Sunday, September 12, 2010

Goodbye, Kartchner Caverns

We have finally left Kartchner Caverns, a bitter-sweet exit to be sure. The people were wonderful and the cave exquisite, but it had begun to feel a bit like work. So now we have "re-retired" and once again are on the road to unknown adventures!

We enjoyed living in the high desert for a while, and learning what we could about it. Our exciting-to-see Creature Count includes: coyote, deer, white-tailed rabbit, desert jackrabbit, bat, tarantula, diamondback rattlesnake, and sonoran coral snake. We would have loved to see a Gila Monster, but those elusive creatures just kept being elusive. We discovered that bright colored insects in the desert are to be avoided -- the tarantula hawk and red velvet ant (both actually wasps) are very bright and have horribly painful stings -- fortunately we learned that from books, not first hand experience!

Leaving the cave was emotional. It is beautiful, amazing, impressive, and inspiring. It literally formed over thousands of years in total darkness, and, through a series of accidental happenstances became a show cave for all to see. We never tired of being inside the cave, and letting it show us its wonders. There was always something new to be found, lurking in corners or hiding right in front or our eyes.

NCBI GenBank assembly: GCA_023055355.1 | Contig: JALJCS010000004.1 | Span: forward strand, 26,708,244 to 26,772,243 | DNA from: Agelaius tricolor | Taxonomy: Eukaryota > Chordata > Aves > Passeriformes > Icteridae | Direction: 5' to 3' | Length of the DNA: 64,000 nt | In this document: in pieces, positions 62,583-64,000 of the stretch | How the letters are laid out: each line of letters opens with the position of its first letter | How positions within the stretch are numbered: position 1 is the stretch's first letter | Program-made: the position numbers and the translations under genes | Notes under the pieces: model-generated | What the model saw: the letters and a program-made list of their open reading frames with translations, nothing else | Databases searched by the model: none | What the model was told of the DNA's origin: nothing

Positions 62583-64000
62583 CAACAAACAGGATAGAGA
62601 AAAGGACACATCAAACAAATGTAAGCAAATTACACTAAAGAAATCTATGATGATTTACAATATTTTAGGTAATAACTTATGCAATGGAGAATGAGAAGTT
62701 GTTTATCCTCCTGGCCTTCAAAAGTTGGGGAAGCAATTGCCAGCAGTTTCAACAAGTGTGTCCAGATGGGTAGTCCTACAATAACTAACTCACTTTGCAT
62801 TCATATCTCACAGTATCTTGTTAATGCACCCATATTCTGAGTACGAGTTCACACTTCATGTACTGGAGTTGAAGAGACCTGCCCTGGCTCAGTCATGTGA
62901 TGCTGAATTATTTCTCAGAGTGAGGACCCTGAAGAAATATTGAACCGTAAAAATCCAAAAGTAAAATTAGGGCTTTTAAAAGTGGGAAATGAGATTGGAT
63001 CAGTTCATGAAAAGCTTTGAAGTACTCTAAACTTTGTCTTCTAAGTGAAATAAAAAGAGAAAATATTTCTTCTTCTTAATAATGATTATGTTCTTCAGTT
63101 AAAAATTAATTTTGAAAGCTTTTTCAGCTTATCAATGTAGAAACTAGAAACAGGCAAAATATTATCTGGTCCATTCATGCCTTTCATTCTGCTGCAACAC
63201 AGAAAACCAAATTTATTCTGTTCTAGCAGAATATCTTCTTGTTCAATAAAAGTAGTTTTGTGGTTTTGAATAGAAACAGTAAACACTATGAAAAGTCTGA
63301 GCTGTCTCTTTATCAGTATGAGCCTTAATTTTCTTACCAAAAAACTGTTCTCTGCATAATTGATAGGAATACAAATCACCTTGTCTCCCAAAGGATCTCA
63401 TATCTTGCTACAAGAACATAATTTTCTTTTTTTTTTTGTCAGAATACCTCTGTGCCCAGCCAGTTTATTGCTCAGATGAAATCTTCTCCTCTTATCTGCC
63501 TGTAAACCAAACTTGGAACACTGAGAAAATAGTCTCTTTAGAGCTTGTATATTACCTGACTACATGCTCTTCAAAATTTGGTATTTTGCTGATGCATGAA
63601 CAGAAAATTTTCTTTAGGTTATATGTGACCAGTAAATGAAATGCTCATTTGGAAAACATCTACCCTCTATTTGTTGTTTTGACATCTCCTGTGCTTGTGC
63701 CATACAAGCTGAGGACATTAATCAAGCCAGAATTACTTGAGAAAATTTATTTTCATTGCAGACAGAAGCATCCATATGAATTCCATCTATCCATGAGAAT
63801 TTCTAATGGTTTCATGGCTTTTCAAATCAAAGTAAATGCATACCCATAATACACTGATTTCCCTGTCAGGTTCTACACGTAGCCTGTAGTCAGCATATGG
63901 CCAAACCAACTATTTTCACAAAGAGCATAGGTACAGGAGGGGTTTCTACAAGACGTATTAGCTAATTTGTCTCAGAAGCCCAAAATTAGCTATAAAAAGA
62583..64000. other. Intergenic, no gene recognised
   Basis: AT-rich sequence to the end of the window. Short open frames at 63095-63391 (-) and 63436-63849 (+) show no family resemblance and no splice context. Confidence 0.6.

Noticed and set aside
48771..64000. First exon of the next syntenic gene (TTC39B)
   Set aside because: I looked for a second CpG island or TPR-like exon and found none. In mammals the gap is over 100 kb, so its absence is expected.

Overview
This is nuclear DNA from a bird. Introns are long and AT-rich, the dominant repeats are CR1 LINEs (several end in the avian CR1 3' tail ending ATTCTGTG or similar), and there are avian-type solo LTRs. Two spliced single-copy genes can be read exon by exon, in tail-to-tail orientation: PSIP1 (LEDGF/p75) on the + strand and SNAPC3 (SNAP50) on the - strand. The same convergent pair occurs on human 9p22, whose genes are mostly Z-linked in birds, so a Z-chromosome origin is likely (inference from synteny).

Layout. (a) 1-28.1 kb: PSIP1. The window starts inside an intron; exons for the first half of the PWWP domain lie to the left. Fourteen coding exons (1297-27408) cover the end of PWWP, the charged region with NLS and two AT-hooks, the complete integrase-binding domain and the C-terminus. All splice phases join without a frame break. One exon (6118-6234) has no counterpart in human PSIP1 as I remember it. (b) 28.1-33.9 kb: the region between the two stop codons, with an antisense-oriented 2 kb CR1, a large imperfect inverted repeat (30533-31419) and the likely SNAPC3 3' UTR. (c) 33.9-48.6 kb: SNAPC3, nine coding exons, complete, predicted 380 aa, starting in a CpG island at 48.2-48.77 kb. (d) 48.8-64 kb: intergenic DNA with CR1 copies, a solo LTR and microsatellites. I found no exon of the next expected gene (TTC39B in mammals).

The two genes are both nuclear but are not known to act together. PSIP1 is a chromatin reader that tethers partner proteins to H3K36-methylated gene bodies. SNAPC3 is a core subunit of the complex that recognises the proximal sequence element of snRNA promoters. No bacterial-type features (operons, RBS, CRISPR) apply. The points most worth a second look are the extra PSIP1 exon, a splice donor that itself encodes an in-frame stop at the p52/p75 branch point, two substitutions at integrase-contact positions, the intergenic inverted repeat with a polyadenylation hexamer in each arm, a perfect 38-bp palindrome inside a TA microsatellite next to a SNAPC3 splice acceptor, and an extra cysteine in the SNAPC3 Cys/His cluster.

And I can't forget to mention the territorial hummingbirds, fighting for control of the feeder. Or the ants that carry away dead moths, sometimes helping each other carry particularly large ones. Or the huge grasshoppers, one being mistaken by a new volunteer for a scorpion (her "help me" call for venomous-critter removal was a source of great merriment!). Or the beautiful night sky, with the Milky Way Galaxy glowing steadily next to Scorpius, the scorpion of the sky.

We have also enjoying watching the desert change over the season, seeing the variety of flowers, insects, and birds change as summer approached and left. As mid-summer arrived, the clear, blue skies of spring became daily afternoon monsoons -- and that meant violent localized thunderstorms, often with rain areas so small that several simultaneous showers could be seen in the valley below, each with a little circle of sunlight surrounding them.

During our stay, we have made wonderful friends, and learned a lot -- geology, hydrology, etymology, botany and microbiology are just a few of the areas we now understand a little bit better. We have certainly taken more than we have given during our stay, but it is time for us to move on.

So goodbye Kartchner Caverns. We'll see you down the road.

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